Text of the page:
1. Andries van den Broek. Cultural Trends Vol 22, No 1. “Arts Participation and the Three Faces of Time.” United Kingdom. 2013.
This article looks at how arts participation in the US has been influenced by the imprint of time (early life, socialization, and historical circumstances) on preferences and behavioral patterns.
2. Alan Brown, Jennifer Novak-Leonard, and Shelly Gilbride. The James Irvine Foundation. “Getting in on the Act: How arts groups are creating opportunities for active participation.” 2011. United States.
This report and case studies of illustrative projects help provide a better understanding of how people are engaging in the arts, and of how arts organizations are enabling this involvement. Researchers at WolfBrown investigated active arts participation across the arts sector in the United States, United Kingdom and Australia, learning from more than 100 organizations currently engaging in participatory arts.
3. François Matarasso. Calouste Gulbenkian Foundation. “A Restless Art: How participation won, and why it matters.” 2019. United Kingdom.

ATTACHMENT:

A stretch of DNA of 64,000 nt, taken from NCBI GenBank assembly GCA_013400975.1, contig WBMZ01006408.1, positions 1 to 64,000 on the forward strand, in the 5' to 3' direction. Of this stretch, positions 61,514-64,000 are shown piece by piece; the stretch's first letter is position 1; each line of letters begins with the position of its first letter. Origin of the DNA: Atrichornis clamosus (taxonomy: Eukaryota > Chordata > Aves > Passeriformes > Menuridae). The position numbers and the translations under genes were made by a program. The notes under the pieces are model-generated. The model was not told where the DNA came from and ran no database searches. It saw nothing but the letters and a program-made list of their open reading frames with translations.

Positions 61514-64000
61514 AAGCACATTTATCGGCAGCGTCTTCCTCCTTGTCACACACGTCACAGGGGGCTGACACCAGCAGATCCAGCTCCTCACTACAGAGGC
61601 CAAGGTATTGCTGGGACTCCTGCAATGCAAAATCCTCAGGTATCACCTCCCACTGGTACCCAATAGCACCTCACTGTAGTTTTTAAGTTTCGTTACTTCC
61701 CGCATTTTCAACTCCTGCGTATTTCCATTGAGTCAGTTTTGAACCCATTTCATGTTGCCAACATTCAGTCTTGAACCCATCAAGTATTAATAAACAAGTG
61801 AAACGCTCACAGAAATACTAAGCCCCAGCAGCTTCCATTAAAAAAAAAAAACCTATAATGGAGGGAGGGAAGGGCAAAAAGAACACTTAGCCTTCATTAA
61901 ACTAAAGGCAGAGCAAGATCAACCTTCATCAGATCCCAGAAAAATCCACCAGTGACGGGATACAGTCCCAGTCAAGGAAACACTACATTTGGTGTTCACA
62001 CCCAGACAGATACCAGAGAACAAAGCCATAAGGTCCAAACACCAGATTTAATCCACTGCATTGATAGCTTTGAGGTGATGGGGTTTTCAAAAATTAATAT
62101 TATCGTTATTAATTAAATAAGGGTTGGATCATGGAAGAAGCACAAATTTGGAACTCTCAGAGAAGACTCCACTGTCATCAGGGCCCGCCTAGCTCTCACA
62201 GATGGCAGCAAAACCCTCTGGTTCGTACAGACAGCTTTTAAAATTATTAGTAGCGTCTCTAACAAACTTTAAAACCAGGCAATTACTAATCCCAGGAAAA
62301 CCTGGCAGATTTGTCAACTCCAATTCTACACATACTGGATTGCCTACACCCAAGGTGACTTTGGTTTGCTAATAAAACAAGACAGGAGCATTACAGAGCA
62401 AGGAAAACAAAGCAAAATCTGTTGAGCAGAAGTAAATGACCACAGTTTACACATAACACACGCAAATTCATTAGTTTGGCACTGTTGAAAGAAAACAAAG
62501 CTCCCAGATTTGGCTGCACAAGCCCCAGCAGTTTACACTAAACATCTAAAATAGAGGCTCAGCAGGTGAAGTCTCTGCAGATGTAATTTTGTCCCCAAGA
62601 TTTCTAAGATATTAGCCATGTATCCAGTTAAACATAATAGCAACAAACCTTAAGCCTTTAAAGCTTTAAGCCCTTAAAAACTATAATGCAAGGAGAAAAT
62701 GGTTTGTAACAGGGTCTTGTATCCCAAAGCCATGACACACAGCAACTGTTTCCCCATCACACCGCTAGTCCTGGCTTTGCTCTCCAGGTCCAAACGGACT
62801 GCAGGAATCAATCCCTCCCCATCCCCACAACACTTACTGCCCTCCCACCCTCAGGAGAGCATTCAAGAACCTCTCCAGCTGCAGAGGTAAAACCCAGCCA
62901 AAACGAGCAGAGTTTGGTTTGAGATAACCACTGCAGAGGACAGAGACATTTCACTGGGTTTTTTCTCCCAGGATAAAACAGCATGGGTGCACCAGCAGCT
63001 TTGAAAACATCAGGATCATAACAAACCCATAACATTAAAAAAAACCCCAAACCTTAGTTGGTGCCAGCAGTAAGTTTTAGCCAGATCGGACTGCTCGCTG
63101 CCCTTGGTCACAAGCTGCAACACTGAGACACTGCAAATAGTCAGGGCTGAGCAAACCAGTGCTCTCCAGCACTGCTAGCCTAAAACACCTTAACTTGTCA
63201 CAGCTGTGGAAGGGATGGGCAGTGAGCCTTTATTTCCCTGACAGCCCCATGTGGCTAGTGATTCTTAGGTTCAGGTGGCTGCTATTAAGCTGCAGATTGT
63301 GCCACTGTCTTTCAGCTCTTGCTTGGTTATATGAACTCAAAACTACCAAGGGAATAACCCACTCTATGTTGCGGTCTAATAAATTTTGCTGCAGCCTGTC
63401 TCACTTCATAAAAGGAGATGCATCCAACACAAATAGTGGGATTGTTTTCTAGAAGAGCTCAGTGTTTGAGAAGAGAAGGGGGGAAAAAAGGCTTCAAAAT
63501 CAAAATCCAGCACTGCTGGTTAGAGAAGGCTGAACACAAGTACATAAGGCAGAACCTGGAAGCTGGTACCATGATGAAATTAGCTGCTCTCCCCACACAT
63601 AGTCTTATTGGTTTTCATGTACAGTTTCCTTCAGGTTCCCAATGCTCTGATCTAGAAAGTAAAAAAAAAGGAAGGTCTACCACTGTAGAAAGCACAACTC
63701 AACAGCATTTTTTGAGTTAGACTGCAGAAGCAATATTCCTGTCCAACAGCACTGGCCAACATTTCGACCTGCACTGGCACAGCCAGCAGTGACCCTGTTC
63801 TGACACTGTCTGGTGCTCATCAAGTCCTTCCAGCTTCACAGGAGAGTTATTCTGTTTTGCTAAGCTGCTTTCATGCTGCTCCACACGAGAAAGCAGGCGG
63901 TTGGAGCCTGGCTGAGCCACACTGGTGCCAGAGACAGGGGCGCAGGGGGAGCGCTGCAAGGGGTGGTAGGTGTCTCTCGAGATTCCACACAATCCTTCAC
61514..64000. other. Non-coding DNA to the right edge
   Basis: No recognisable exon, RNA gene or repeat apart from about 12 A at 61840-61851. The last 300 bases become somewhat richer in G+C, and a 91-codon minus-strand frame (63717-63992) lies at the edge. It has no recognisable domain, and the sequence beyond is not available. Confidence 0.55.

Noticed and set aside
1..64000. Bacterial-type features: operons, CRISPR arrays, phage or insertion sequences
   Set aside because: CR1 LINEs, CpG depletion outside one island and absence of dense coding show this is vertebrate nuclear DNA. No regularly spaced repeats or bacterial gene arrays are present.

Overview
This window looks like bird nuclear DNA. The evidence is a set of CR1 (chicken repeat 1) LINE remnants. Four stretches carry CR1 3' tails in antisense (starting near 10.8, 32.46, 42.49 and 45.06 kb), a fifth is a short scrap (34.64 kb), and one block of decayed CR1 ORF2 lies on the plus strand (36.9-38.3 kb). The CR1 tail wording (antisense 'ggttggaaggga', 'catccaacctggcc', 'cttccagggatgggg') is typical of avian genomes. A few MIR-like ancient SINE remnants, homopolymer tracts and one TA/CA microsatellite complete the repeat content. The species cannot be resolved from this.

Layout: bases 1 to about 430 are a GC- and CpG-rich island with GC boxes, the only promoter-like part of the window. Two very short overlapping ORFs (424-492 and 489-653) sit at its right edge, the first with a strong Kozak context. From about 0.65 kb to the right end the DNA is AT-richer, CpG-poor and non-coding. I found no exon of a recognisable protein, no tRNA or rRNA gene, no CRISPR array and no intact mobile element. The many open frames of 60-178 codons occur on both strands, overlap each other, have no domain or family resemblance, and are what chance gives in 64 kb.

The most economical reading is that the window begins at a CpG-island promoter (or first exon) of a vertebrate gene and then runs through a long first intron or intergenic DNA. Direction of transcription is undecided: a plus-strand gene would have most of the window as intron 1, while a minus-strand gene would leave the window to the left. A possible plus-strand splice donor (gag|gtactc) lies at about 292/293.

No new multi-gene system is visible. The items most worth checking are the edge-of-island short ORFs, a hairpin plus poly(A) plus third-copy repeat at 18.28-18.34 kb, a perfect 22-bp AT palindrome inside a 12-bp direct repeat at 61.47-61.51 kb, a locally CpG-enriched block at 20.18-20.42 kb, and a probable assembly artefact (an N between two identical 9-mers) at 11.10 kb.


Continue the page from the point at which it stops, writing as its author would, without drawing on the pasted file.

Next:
Community-arts researcher and advocate Francois Matarasso presents a book on participatory art and community art written from the perspective of engagement.
4. Harder and Company Community Research. The James Irvine Foundation. “Innovation and Impact: When Arts Organizations Take Risks.” 2019. United States.
This concluding evaluation report on the Exploring Engagement Fund offers insights, best practices, and considerations for arts organizations and funders who prioritize engagement, diversity, equity, and inclusion.
5. Amber Walls, Kelsey L Deane, and Peter John O’Connor. Aotearoa New Zealand Social Work, Vol. 28, No. 4. “‘Looking for the Blue, the Yellow, all the Colours of the Rainbow:’ The value of participatory arts for young people in social work practice.” 2016. New Zealand.
In this article, the authors focus on policies and practice pertaining to youth mental health and wellbeing.